Provincetown has sent so many of its sons and daughters into perilous realms as a matter of course. They have almost always come back. So it is profoundly upsetting — shocking — when they do not; leaving so many farewells unsaid.
Gwendolyn “Gwen” Bloomingdale (1941-2001) and her partner of 15 years, Barbara Gard (1948-2001), set out from this house in March 2001 on what they planned as a round-the-world journey in the twin-engine Aero Commander they shared and piloted. Twenty-eight days of the five-month circumnavigation were to be spent as participants in the London-to-Sydney Air Race. Bloomingdale, upper left in the photo, was a great-granddaughter of Lyman G. Bloomingdale, cofounder of Bloomingdale’s department store in New York. She had practiced law in Boston and was deeply involved in efforts leading to the passage in 1989 of a statewide law prohibiting discrimination on the basis of sexual orientation in employment, housing, public accommodations, credit and services.
Gard was a veteran of the Marine Corps, a retired major in the National Guard and an experienced mechanic. Bloomingdale bought this 12-year-old, 4,500-square-foot house in 1992 for $385,000. For a time, the couple ran an aviation-themed shop called Last Flight Out, which first opened in the Aquariium Mall. They also owned and operated Willie Air Tours. But they threw themselves into community service, as well. Gard worked at the Provincetown Center for Coastal Studies and served on the Zoning Board of Appeals. Bloomingdale served on the Airport Commission and the Cape Cod Commission, and was also active in the governance of the Unitarian Universalist Meeting House. Though the two women were not married — it was not yet possible — they both wore rings inscribed: “Dare. Dream. Discover.”
Inspired by a National Geographic article on the 1919 air race from London to Melbourne, Gard and Bloomingdale began making plans for their own adventure. They purchased and reconditioned a 1973 Rockwell Shrike Commander (also known as an Aero Commander). They planned an itinerary that would take them to Keflavik, Iceland, and then to Biggin Hill Airport, south of London, where the race would begin. After finishing the race and crossing the Pacific, they planned to participate in a second competition, the cross-country Air Race Classic for women pilots, on their way home.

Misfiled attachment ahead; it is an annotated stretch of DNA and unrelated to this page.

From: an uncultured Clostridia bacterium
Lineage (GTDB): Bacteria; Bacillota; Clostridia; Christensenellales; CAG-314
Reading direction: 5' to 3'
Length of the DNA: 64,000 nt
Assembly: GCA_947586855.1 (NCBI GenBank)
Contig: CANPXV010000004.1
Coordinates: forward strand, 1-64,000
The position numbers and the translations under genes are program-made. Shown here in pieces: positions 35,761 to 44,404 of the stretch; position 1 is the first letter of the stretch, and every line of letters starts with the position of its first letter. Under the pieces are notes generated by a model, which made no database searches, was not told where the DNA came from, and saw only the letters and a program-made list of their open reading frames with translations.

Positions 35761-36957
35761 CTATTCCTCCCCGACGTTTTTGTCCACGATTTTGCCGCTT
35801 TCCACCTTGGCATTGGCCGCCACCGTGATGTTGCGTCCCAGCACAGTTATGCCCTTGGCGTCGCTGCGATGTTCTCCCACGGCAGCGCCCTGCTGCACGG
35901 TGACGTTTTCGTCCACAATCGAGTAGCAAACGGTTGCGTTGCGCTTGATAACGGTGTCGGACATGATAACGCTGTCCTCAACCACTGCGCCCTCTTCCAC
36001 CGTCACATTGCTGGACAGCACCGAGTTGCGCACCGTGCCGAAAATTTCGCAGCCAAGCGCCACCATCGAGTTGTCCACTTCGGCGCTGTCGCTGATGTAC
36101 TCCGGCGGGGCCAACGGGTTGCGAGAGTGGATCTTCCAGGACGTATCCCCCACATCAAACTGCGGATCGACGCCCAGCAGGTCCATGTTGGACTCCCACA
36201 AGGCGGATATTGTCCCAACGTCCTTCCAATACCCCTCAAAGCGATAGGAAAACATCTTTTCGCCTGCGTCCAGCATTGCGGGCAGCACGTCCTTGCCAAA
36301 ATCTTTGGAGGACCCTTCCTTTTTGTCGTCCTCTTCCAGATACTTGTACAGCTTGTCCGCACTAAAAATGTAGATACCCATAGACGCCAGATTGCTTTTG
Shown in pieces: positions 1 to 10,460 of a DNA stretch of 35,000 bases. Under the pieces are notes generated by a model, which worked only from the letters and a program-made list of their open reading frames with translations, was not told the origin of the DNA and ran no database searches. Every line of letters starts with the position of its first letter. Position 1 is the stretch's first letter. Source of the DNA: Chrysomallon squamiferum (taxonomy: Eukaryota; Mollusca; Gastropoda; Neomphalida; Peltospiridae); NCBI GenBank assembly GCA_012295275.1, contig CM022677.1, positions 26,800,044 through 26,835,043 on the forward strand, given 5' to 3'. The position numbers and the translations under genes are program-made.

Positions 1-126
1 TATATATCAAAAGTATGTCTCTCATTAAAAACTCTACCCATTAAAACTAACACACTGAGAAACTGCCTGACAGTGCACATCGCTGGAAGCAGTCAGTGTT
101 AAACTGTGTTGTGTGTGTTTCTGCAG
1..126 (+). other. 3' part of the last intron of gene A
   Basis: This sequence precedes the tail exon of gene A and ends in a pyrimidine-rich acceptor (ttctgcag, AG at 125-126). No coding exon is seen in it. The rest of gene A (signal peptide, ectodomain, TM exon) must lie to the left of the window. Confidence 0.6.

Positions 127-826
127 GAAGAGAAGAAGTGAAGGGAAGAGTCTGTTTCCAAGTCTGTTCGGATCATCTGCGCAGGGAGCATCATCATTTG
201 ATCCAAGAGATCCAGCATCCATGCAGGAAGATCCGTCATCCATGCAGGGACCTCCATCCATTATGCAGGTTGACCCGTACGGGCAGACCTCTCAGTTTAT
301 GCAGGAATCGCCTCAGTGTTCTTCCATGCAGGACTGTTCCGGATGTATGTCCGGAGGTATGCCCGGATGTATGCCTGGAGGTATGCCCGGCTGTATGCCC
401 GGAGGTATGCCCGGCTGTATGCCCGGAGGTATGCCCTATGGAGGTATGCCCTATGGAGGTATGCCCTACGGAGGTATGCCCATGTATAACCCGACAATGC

“Their departure from Provincetown had been rushed because the weather had put them behind schedule,” Heather Baukney wrote. (“Last Flight Out,” The Provincetown Banner, 15 March 2001.) “‘They didn’t have time for real good-byes that day,’ says Gerry Desautels, a close friend and trip publicist. ‘When I went down to the airport to see them off it was cold but bright. I remember seeing Barb upside down in the cockpit tinkering with the plane. They were both immersed, as usual.’ So it was a farewell that day, a see-you-soon.”
They took off from Keflavik on the morning of 6 March 2001 and climbed to 15,000 feet. At 8:55 a.m., a radio signal from the plane was received by authorities in Iceland. About five minutes later, the aircraft disappeared from their radar screens. What happened in the cabin during those five minutes will never be known. The next contact with the Aero Commander was as wreckage off Westman Island, along Iceland’s southern coast. The bodies of Gard and Bloomingdale were recovered.
“The 6,750-pound plane dropped from the sky on a cold, windy morning, killing them and tearing the fabric of the community into which they were inextricably woven,” Baukney wrote. “As word spread of their deaths — through quiet Provincetown streets blanketed with snow — the shock was seismic, the disbelief pervasive, and the sadness palpable.”
Gard was buried in Indiana. Bloomingdale was buried in the Town Cemetery, under an orb-topped monument inscribed: “Dare. Dream. Discover.” It is a lovely and heartening epitaph. But something else Bloomingdale said struck me as a fitting valedictory, too. Before she and Gard departed, she was asked by The Banner what could possibly come next after a round-the-world journey.
“We’ll probably find the next road out there on our trip,” she answered, “somewhere along the way.”
• Assessor’s Online Database ¶ Posted 2013-06-23